“Five Ways to Build Your Teen’s Self Esteem”
by Hannah Keeley
If you have a teenager then you probably already know that at the center of his universe is….well, him! Most teens spend so much time analyzing their image that they become overly critical. Also, the media doesn’t help us moms out too much by delivering messages that being extremely good-looking and totally popular is what the teen years are all about. Unfortunately, a teenager can often suffer from low self-confidence during these precious years. But never fear—there’s always something we can do to help out.
Check out these 5 tips that will make a difference…
1. Set an example. If we go around bemoaning how fat we are or how ugly our hair looks, we are telling our teenagers that image is all that matters. When it comes to kids, more is “caught” then “taught.” Speak with confidence about yourself. Set the example of a good self-image. Look in the mirror and shout out, “Hello, Hot Stuff!” Whatever it takes, you need to model a healthy relationship with the person who is staring back at you in the mirror.
2. Play up the positive. Sure, there’s stuff that is wrong with you, but there is a lot more that is RIGHT with you. Focus on that! We all have different strengths so start playing them up. And while you’re at it, help your teen find his strengths and make the most of them.
3. Eliminate stresses where you can. Whether we like it or not, appearance matters when it comes to teens. As a matter of fact, according to a recent study, appearance was the number one factor determining a teen’s self-confidence. Since appearance does matter so greatly to teens, ignoring it is never helpful. Instead, if there are issues you can take off the table, do it! If your teen suffers from a serious case of acne then get it treated. If he needs braces then perhaps go for invisible ones (that’s what I did with Kelsey and Katie…and guess what, it costs about the same as metal ones!).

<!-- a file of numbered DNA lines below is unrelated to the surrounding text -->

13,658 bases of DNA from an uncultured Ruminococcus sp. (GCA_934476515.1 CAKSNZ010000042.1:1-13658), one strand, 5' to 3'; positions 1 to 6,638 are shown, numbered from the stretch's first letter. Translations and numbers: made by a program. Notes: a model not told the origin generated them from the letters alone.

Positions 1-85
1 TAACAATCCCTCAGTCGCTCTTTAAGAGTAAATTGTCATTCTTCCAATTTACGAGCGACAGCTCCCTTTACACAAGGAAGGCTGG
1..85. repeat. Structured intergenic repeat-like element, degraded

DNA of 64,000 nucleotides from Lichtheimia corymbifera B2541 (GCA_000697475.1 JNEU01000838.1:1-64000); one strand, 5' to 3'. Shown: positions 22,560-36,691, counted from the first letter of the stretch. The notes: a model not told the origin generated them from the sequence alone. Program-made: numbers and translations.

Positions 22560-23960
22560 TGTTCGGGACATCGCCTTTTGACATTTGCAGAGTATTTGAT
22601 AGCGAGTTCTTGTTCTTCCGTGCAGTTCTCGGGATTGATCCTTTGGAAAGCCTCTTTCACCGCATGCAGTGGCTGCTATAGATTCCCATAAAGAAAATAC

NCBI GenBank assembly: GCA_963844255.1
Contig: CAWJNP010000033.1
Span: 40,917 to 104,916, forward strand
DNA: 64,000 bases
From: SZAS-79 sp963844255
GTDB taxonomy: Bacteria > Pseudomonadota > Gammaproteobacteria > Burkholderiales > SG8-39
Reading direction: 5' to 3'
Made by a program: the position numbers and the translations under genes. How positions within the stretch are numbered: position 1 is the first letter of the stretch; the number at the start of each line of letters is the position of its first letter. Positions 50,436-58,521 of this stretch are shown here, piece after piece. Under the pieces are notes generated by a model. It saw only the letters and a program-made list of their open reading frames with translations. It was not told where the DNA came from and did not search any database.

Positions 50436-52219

4. Communicate. I’m not talking about the “uh huh” kind of parent/teen communication that goes on these days. I’m talking real communication. This can only occur when you have undivided attention. Parents are busy these days and I’m sure there are a thousand things going on in your head, but when you are talking with your teen forget all about that other stuff. Focus! Be there in the moment so that when you two talk, you really, really talk.
5. Go with your gut. I’m a firm believer that all of us moms have a sixth sense when it comes to our kids. Go with that instinct of yours. If there are issues that you feel your teen may be struggling with, don’t ignore them. And remember, there is no right way to parent a teen, only the way that works best for you and your child. Trust your gut and follow it.
Hannah Keeley was once in overwhelmed mom living in a cluttered house, deep in debt, out of shape, and barely hanging on. But one day, after finding herself sobbing uncontrollably into a pile of clean laundry, she realized God has bigger and better plans for her (just like He does for each one of His children). Beginning that day, she began making changes in her life that took her from overwhelmed to overjoyed. Today, she’s helping moms do the same. Hannah, her husband, Blair, and their seven children live in Richmond, Virginia, and are having the time of their lives!
Check out Hannah’s Website Here!